The morning breakfast was a nice baked egg dish with muffins, juice, and coffee. We got back on the road and took different routes where possible to make the ride more of a loop. Riding back, we talked about the next stages of our spring tour from Reno to San Francisco. Tandem touring is a new pool that we are wading into, and we will ride inn to inn before going into full camping mode on a future tour. This weekend was a baby step in this progression, and it allowed us to get a feel for it without the commitment of a big ride. Novice solo bike tourists can do the same, and I am dabbling in bikepacking in the same way (more on that in a future article). This weekend’s results could not have been better, and now we are confident that a five-day tour will be a fun challenge.
Circumnavigating Lake Tahoe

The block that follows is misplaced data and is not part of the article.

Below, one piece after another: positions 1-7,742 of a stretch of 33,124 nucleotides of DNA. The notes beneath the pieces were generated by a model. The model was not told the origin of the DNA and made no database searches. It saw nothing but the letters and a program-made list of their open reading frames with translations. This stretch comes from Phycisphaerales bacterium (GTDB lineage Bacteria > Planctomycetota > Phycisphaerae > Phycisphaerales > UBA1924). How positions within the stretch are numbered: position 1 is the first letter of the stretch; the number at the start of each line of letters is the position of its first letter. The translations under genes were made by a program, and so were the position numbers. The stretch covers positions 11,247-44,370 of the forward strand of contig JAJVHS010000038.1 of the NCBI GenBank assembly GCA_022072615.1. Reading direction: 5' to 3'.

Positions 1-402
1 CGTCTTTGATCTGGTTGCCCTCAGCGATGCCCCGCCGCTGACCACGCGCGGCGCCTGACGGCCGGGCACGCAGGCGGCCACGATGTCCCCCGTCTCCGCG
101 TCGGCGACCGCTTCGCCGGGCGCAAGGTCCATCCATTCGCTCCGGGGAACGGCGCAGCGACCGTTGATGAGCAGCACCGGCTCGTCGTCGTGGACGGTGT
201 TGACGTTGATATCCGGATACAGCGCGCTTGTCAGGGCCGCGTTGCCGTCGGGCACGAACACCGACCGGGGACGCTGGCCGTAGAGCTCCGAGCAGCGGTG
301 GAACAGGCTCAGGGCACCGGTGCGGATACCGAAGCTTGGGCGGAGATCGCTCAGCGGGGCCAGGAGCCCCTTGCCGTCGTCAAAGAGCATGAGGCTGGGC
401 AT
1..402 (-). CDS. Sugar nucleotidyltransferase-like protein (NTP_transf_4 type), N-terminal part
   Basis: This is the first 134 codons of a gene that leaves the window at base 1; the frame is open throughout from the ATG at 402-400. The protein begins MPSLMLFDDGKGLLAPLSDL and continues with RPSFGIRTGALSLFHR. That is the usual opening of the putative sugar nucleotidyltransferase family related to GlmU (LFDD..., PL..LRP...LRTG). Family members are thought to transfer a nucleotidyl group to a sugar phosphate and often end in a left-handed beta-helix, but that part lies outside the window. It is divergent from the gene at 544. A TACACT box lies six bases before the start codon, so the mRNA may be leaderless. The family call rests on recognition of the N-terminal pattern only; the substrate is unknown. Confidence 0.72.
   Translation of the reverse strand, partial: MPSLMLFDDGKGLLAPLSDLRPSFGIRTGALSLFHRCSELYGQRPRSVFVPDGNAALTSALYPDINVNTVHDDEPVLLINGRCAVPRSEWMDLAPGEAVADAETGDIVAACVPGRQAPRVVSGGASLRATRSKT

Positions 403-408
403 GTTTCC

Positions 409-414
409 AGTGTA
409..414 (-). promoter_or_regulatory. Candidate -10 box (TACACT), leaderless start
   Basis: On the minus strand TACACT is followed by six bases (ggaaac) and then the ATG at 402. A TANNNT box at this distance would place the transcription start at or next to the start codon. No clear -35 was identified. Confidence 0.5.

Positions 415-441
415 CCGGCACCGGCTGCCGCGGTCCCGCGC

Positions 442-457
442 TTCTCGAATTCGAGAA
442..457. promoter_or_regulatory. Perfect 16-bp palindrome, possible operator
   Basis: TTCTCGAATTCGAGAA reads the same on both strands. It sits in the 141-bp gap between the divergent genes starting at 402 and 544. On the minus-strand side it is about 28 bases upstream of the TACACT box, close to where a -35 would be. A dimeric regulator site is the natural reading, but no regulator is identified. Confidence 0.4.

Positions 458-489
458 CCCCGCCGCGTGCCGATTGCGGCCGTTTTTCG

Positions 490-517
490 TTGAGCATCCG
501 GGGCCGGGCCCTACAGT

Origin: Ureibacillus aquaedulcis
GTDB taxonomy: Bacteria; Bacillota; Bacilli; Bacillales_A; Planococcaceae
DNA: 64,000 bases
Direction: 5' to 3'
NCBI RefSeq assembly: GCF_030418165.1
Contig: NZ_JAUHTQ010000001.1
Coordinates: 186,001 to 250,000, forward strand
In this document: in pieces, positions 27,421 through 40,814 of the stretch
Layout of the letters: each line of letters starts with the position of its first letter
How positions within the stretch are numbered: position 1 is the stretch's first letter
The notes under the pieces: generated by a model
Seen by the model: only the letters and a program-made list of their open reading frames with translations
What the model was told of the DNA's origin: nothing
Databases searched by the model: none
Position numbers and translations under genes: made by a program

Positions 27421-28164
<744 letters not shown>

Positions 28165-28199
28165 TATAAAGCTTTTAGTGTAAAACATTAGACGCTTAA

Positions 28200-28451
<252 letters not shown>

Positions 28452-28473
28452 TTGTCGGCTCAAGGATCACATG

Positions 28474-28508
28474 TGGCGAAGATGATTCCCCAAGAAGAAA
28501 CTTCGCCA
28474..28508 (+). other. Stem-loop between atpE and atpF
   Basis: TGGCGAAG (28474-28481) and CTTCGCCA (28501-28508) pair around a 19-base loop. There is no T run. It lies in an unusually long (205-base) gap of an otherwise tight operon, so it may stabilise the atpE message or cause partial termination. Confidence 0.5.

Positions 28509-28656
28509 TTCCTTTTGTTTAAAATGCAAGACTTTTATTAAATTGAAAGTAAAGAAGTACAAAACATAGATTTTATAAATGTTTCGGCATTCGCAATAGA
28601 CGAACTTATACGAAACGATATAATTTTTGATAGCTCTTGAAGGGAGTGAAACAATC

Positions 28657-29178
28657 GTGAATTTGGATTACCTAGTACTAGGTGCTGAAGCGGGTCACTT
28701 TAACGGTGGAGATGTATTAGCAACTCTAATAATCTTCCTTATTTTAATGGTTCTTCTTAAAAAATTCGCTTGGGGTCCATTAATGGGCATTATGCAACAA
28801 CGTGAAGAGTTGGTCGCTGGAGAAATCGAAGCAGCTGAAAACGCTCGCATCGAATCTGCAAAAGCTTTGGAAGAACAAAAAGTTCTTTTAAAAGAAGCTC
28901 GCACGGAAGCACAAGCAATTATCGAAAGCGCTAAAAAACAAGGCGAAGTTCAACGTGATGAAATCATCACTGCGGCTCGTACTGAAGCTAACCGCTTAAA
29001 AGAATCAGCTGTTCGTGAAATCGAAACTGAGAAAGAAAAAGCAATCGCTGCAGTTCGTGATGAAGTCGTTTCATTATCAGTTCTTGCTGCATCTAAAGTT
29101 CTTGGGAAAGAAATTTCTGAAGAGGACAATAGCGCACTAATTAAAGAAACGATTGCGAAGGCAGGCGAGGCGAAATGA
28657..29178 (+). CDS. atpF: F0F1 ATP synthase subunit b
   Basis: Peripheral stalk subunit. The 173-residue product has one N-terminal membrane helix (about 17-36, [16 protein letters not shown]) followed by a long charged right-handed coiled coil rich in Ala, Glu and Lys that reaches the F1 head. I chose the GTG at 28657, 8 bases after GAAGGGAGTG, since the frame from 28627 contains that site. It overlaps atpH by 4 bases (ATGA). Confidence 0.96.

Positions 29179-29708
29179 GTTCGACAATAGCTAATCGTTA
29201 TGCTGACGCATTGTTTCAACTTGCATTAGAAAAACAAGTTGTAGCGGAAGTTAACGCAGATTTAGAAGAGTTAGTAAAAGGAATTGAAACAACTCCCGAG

Our most common and one of our favorite area overnights is to ride around Lake Tahoe, an attraction that provides its own theme. This is a popular 72-mile day ride, and dividing it into 2 days makes for a more relaxed spring and fall adventure, giving time to soak in the water or relax on a beach. After a few rides, we found that we prefer riding counter-clockwise, which is opposite of typical organized rides. Riding this direction provides a big shoulder on a few key climbs and we think is less stressful. Most recently, we started on the west shore, a few miles south of Tahoe City. Abundant viewpoints made the first afternoon’s ride to South Lake really memorable, most notably the view over Emerald Bay and the tight switchbacks downhill afterwards. These curves are pretty tight even in a car. Steering the tandem took some effort. The area before Emerald Bay seems less busy, so it was a pleasant evening after a Friday at work. Parts of the lake have bicycle paths, but we skipped most of them because of somewhat regular road crossings on the west shore, preferring to ride in the shoulder. We stayed at the Tahoe Lakeshore Lodge and Spa, where the newly remodeled room was very comfortable with nice views across the lake. We enjoyed the pool and hot tub, and we had a fun time eating at Freshies, a Hawaiian restaurant within walking distance that has Pliny the Elder on tap – one of the best IPAs you can find. Soaking in the hot tub relieved our muscles and helped melt any stress from the work week.